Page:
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  • Defining Ride & Attraction Quality by Tickets?

    Hi Everyone,

    I'm a big fan of the site, frequent reader and finally just joined today, and I am excited to make my first post, I think and hope it's a good one...Anyway, my post is both a question and hopefully a good chat topic that many of you will enjoy reading and commenting on.

    My question is in regard to the "Ticket Values" that are assigned to rides and attractions at Disney Parks. From my reading, I've noticed that in many articles, and often in Micechats and other Disney blogs, people frequently define ride quality with their old style ticket values, i.e. a major attraction=E-Ticket.

    My question is this, how are those values defined today? How does an attraction built after the era of individual ride tickets get a "Ticket Value"? Does Disney and imagineering decide an attraction will be a certain ticket level during the budgeting and design process? Is this just a way to give reference to the quality of an attraction for us fans who are interested or does Disney still use these definitions in-house for planning the budgets and scope of attractions? Are these values today just assigned by the opinions of outsiders and therefore extremely debatable?

    Also, I'm interested to know your opinions on a few other related issues: Do old rides decline in ticket value? Might an E-ticket 30 years ago be only a D or C today? What characteristics define each level for you? What makes an E-Ticket or what makes it a C?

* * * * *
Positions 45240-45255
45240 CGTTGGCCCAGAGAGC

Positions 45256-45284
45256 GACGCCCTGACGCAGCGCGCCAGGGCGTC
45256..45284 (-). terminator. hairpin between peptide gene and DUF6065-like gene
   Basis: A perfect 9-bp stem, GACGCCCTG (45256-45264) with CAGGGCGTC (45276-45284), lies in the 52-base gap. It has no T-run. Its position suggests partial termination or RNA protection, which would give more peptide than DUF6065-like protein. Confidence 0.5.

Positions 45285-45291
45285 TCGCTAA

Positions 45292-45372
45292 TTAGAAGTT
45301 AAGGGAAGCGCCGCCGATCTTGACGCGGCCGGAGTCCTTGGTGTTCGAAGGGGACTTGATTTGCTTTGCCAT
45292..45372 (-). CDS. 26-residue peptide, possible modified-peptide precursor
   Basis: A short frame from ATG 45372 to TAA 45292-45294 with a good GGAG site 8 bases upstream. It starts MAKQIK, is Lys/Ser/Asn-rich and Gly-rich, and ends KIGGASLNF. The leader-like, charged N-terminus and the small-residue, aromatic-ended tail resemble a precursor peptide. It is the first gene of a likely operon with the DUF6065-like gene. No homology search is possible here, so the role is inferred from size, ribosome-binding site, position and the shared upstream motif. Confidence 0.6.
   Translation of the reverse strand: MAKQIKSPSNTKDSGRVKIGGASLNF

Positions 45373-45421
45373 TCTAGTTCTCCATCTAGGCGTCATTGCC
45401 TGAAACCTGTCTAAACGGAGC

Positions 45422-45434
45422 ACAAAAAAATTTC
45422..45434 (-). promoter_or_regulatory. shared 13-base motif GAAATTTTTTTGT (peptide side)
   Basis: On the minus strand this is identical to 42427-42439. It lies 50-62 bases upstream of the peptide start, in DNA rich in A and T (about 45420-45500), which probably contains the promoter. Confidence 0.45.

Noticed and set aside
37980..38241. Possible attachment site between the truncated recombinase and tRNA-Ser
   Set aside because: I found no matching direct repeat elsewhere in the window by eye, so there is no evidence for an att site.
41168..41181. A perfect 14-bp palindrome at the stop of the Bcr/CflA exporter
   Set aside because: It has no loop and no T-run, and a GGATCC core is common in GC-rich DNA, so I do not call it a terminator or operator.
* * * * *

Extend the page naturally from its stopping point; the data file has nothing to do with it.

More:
Also, I would love to see a list of ticket values of current and upcoming attractions of DL and DCA so if anyone has one or feels like contributing one that would be great! (Hopefully and likely there will be some disagreement on this which will spawn further debate.) Also, if anyone can produce a copy of the last list of ticket values from before the individual ride tickets were eliminated that would be really interesting. (And no I haven't looked on Yesterland for this, so if it's there, I apologize for my laziness and would love for someone to provide a link.)

    Anyway, since this is my first post I thought I'd say a little about myself, sorry this is so long, but you don't have to read this is you're not interested. My name is Alan and I'm a 32 year old Project Manager for an Architectural firm in San Pedro, Ca and a Cal Poly, SLO Architecture grad, and like a few others of you, a lifelong wannabe Imagineer. (My Senior Thesis was in theme park design with a focus on business in the contsruction industry.)